- After 1812, the baptismal records list a place of residence, making it easier to identify your family by where they lived. The records also list the father’s occupation, which makes it easier to identify your ancestor's family when more than one family with the same name lived in the parish.
- Marriage records sometimes state the residence for the bride and groom. You can use this information to look for their baptisms and to identify the children of this couple. Sometimes the groom’s occupation is listed, which could help you find more records about the groom. Marriage records after 1754 list the names of witnesses, who were often family members. These can help you identify your ancestor’s family. Signatures in the records might be used to identify a particular individual by the handwriting style.
- After 1812, and sometimes before, burial records include the age of the deceased. Use this age to approximate the person’s birth year and to find the baptismal record.
- If the deceased is a child, the parents’ names might be given. This information helps to extend your family another generation.
- The occupation of a deceased male might be given (especially after 1812) and can help identify your ancestor when there is more than one person by that name in the area.
- Knowing the occupation might also provide you the opportunity to find other records about your ancestor.
Unable to Find Your Ancestor?
In July 1837, the government instituted the civil registration of births, marriages, and deaths. However, parish registers continue to play an important role because they are often more readily available than civil registers. Bishops’ transcripts are a backup source for parish registers that are missing or illegible. If possible, you may want to search both the parish registers and the bishops’ transcripts since one is a handwritten copy of the other and might contain differences.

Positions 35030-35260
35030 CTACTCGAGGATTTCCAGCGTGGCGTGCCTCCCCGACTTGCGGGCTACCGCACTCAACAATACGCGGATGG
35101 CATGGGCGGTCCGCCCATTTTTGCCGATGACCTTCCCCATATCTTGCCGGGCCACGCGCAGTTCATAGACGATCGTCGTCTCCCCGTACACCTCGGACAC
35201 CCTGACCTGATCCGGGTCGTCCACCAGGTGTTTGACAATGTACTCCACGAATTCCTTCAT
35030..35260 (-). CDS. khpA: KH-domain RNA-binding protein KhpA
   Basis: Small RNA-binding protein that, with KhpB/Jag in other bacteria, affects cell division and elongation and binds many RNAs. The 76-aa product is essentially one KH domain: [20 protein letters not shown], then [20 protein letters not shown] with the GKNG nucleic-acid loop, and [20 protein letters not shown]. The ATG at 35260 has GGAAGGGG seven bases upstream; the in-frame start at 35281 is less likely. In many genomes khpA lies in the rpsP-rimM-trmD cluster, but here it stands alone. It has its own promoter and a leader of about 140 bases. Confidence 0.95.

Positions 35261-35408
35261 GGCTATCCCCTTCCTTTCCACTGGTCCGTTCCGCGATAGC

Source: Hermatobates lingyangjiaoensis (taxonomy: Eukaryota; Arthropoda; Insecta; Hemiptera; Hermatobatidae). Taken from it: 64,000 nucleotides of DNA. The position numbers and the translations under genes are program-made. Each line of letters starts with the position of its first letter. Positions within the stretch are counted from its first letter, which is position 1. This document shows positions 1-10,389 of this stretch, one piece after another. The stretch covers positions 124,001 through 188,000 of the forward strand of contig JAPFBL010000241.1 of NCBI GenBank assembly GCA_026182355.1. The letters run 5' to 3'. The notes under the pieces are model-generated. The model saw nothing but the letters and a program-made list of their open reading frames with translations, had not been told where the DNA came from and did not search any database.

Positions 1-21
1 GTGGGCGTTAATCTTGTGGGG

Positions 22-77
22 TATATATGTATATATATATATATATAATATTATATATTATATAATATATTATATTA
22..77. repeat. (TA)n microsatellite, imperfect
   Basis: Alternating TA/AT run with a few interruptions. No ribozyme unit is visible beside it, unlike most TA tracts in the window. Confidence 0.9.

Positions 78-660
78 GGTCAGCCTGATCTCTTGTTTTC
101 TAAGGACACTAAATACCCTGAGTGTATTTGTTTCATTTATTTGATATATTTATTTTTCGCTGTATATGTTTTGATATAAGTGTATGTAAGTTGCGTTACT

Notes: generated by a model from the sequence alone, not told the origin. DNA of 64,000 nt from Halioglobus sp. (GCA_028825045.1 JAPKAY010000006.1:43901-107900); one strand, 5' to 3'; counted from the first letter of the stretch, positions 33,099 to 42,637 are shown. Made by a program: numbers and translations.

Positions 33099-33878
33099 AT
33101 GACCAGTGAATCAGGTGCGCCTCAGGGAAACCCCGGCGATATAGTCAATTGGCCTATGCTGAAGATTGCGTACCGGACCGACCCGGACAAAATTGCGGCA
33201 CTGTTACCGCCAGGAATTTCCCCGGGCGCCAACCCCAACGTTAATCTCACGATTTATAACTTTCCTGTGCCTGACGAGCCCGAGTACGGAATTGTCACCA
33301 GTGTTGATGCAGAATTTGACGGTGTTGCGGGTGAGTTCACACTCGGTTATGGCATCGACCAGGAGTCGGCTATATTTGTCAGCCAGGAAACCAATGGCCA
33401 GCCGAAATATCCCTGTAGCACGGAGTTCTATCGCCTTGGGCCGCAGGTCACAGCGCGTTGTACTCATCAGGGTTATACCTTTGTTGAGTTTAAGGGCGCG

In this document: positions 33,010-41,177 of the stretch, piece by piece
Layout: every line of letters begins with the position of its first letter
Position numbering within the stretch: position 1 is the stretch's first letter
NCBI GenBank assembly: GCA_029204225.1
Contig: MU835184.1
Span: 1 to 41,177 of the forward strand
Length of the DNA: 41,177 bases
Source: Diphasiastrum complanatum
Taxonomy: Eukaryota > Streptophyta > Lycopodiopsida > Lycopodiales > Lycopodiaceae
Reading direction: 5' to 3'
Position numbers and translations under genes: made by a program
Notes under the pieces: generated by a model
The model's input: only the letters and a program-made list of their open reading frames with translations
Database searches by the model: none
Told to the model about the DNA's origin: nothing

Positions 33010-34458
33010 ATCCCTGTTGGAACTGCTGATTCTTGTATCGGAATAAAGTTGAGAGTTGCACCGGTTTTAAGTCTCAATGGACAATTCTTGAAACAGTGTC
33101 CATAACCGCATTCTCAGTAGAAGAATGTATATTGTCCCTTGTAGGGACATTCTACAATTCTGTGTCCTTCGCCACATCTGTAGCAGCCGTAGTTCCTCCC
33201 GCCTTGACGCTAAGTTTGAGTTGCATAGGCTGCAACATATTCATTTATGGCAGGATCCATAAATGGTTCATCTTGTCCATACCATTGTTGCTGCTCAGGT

Banns indicate the parish of residence of the bride and groom. This information often leads to the records of another parish. You can search for the baptisms of the bride and groom in the parishes of residence since these might also be the parishes where they were born.
Known Issues with This Collection
For a full list of all known issues associated with this collection see the attached Wiki article. If you encounter additional problems, please email them to firstname.lastname@example.org. Please include the full path to the link and a description of the problem in your e-mail. Your assistance will help ensure that future reworks will be considered.